The Scene on Gaia – more World Building.

This week I’ll return to some more observations on world building in speculative fiction. I mentioned the implied scenario of the Earth my Iskander group left behind in an earlier post – it’s entitled “Changing a World”. I’ll continue with the world they arrived on.

I deliberately used the name Gaia, that James Lovelock used in his exposition of a general system theory consideration of the interactions between the Earth and its inhabitants. The name is also Greek, which fits in with my picture of this world as having had no Roman Empire and the language of scholarship being Greek instead of Latin.

As someone interested in history’s what-ifs, it doesn’t seem too much of a stretch for me to speculate that with a bit more support from home (Carthage) instead of stubborn obstruction, Hannibal could well have conquered the Roman Empire during his twelve year campaign in Italy from 218 to 206 BCE. It would have taken a government friendly enough to the Barcas to build and maintain a fleet to support his armies – instead of sitting on their hands in animosity waiting for the brothers to fail. The Scipios made every use of this division of the Carthaginians.

However, in my Gaia, Hannibal did have a Carthaginian fleet to support him and they did defeat the Roman fleet that tried to prevent Hasdrubal, Hannibal’s brother (these guys really overused the name – it was also the father’s), from reinforcing his armies in 208. With the Roman confederacy broken up and the ailing Greek colonies in Sicily reinforced with Semitic colonists to take over the Roman cities, all traces of Roman power faded into insignificance.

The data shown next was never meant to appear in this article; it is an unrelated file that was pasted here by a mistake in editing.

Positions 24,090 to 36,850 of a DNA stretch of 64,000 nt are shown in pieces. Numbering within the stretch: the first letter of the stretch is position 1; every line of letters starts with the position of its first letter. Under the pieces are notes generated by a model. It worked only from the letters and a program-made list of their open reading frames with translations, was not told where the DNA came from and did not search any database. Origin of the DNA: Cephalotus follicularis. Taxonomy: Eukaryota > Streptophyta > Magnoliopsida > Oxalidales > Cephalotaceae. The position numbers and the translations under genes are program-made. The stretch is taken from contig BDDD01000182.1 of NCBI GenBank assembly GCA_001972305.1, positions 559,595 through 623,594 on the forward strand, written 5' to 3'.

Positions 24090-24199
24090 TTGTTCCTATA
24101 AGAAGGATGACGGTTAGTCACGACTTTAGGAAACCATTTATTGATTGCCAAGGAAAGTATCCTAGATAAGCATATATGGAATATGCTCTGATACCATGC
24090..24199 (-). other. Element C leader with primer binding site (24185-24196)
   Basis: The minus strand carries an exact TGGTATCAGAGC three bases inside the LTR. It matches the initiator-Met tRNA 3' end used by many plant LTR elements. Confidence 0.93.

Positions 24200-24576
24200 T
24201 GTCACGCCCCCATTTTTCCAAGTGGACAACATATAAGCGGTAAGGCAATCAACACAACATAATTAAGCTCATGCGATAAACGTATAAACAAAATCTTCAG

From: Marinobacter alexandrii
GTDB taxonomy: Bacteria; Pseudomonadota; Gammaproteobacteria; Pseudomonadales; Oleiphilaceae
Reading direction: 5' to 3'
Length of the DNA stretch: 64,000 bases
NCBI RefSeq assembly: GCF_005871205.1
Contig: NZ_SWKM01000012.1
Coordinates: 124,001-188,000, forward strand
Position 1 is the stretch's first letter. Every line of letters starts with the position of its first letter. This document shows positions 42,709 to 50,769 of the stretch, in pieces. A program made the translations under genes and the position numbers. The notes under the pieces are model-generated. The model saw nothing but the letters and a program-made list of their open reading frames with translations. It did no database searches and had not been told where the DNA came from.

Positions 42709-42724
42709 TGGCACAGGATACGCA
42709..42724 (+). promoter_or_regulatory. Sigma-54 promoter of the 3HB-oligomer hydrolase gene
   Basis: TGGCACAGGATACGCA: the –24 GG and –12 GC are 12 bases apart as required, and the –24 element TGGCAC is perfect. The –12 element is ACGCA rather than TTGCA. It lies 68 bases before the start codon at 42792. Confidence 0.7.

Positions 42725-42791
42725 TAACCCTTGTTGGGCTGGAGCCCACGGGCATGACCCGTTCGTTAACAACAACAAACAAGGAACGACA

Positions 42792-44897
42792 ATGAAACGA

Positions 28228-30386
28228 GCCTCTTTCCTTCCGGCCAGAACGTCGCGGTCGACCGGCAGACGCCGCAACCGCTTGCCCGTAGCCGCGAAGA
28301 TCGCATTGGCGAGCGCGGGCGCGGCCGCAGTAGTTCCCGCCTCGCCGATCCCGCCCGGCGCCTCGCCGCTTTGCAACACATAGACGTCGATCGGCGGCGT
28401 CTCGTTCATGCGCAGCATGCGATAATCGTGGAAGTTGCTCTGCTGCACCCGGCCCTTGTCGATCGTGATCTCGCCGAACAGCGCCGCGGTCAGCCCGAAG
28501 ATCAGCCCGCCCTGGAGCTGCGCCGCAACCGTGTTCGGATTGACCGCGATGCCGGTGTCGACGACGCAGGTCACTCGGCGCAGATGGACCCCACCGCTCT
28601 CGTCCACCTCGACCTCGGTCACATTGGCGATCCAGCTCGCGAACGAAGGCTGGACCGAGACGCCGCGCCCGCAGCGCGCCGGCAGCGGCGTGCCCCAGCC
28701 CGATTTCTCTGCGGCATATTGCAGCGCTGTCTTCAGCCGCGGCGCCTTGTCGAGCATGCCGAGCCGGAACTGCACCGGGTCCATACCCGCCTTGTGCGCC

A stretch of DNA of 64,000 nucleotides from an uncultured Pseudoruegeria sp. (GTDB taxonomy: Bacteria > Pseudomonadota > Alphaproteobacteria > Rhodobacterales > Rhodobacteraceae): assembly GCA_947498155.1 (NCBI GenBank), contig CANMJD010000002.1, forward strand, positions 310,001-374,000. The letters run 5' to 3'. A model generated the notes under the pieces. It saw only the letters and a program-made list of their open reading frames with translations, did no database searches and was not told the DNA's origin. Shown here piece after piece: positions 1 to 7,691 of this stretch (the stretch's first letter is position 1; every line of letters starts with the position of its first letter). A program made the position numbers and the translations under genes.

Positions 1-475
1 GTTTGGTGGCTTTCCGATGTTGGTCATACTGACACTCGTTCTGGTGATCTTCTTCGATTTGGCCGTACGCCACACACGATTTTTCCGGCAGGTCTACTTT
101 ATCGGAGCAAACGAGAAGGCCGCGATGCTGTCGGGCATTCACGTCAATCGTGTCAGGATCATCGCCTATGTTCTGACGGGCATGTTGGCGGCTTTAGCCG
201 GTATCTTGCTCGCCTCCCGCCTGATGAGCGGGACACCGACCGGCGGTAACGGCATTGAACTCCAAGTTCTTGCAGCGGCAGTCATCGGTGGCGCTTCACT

As a result, the new masters of the Mediterranean (called the Central Ocean in my stories – what’s ‘middle of the Earth’ in Greek?) were a loose confederation of Greeks and Carthaginians, with the latter always more united and the Greeks always losing influence because of internal rivalries. The empire growing from this was more a trading and economic engine than the military one the Romans would have put together, and stretched from the gates of Kabul in the east to Spain in the west, and south across the deserts to sub-Saharan Africa.

The religion of the empire (and this is where we get controversial) would have been a synthesis of Greek and Carthaginian paganism with a strong spiritual input from the Zoroastrianism of ancient Persia (The religion still thrives among the Parsi of India.) and the Buddhism and Brahmanism of India. I suggest the Jews, Semitic brothers of the Carthaginians, would have readily integrated with these commercial overlords, as long as Abrahamic observances were protected, and the train of events that brought the religion of Jeshua son of Yosef into being would not have happened. (Apologies for mixing Aramaic and Hebrew names, I’m not a theologian.) The invocation of the common people in the European world on Gaia is therefore of the Holy Flame, a reference to the fire-worship of the Zoroastrians, but a spiritual synthesis that includes the Divine elements of all the religions thus incorporated.

This loose Imperial structure, more of a loose confederation than a centrally governed unity, lasted for about sixteen hundred years until the Trigons – another group of offworld starship castaways arrived and used the weaponry aboard their military star cruiser to conquer the existing power structures. That is a whole new situation which I’ll cover in another article.


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